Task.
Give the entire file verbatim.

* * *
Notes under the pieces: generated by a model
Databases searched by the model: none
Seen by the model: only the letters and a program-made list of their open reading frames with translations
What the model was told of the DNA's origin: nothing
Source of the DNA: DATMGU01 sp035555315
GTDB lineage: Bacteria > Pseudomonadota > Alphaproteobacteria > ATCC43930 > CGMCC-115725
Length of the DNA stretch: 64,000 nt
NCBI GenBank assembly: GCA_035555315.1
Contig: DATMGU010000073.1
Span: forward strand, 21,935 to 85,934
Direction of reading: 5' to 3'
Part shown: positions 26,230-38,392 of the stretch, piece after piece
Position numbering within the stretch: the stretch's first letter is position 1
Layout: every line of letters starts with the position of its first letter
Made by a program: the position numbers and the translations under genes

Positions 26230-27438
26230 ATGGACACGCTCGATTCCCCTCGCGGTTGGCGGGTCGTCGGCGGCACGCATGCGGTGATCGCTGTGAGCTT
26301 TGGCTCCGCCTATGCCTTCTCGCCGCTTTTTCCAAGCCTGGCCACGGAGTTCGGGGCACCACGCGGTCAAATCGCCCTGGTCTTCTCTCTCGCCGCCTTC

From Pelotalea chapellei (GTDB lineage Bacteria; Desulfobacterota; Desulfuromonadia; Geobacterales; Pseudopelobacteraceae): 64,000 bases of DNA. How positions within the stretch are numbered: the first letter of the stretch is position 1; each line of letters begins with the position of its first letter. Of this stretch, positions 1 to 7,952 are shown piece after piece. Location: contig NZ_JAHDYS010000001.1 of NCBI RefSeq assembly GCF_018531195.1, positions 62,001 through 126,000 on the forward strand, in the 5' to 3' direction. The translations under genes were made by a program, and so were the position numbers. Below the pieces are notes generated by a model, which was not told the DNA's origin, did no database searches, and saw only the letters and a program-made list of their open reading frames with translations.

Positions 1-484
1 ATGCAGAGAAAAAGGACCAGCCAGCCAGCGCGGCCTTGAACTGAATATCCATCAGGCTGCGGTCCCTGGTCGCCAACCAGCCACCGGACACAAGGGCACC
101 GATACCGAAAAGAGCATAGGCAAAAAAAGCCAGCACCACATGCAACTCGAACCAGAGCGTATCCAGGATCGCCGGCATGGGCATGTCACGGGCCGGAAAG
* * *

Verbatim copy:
Notes under the pieces: generated by a model
Databases searched by the model: none
Seen by the model: only the letters and a program-made list of their open reading frames with translations
What the model was told of the DNA's origin: nothing
Source of the DNA: DATMGU01 sp035555315
GTDB lineage: Bacteria > Pseudomonadota > Alphaproteobacteria > ATCC43930 > CGMCC-115725
Length of the DNA stretch: 64,000 nt
NCBI GenBank assembly: GCA_035555315.1
Contig: DATMGU010000073.1
Span: forward strand, 21,935 to 85,934
Direction of reading: 5' to 3'
Part shown: positions 26,230-38,392 of the stretch, piece after piece
Position numbering within the stretch: the stretch's first letter is position 1
Layout: every line of letters starts with the position of its first letter
Made by a program: the position numbers and the translations under genes

Positions 26230-27438
26230 ATGGACACGCTCGATTCCCCTCGCGGTTGGCGGGTCGTCGGCGGCACGCATGCGGTGATCGCTGTGAGCTT
26301 TGGCTCCGCCTATGCCTTCTCGCCGCTTTTTCCAAGCCTGGCCACGGAGTTCGGGGCACCACGCGGTCAAATCGCCCTGGTCTTCTCTCTCGCCGCCTTC

From Pelotalea chapellei (GTDB lineage Bacteria; Desulfobacterota; Desulfuromonadia; Geobacterales; Pseudopelobacteraceae): 64,000 bases of DNA. How positions within the stretch are numbered: the first letter of the stretch is position 1; each line of letters begins with the position of its first letter. Of this stretch, positions 1 to 7,952 are shown piece after piece. Location: contig NZ_JAHDYS010000001.1 of NCBI RefSeq assembly GCF_018531195.1, positions 62,001 through 126,000 on the forward strand, in the 5' to 3' direction. The translations under genes were made by a program, and so were the position numbers. Below the pieces are notes generated by a model, which was not told the DNA's origin, did no database searches, and saw only the letters and a program-made list of their open reading frames with translations.

Positions 1-484
1 ATGCAGAGAAAAAGGACCAGCCAGCCAGCGCGGCCTTGAACTGAATATCCATCAGGCTGCGGTCCCTGGTCGCCAACCAGCCACCGGACACAAGGGCACC
101 GATACCGAAAAGAGCATAGGCAAAAAAAGCCAGCACCACATGCAACTCGAACCAGAGCGTATCCAGGATCGCCGGCATGGGCATGTCACGGGCCGGAAAG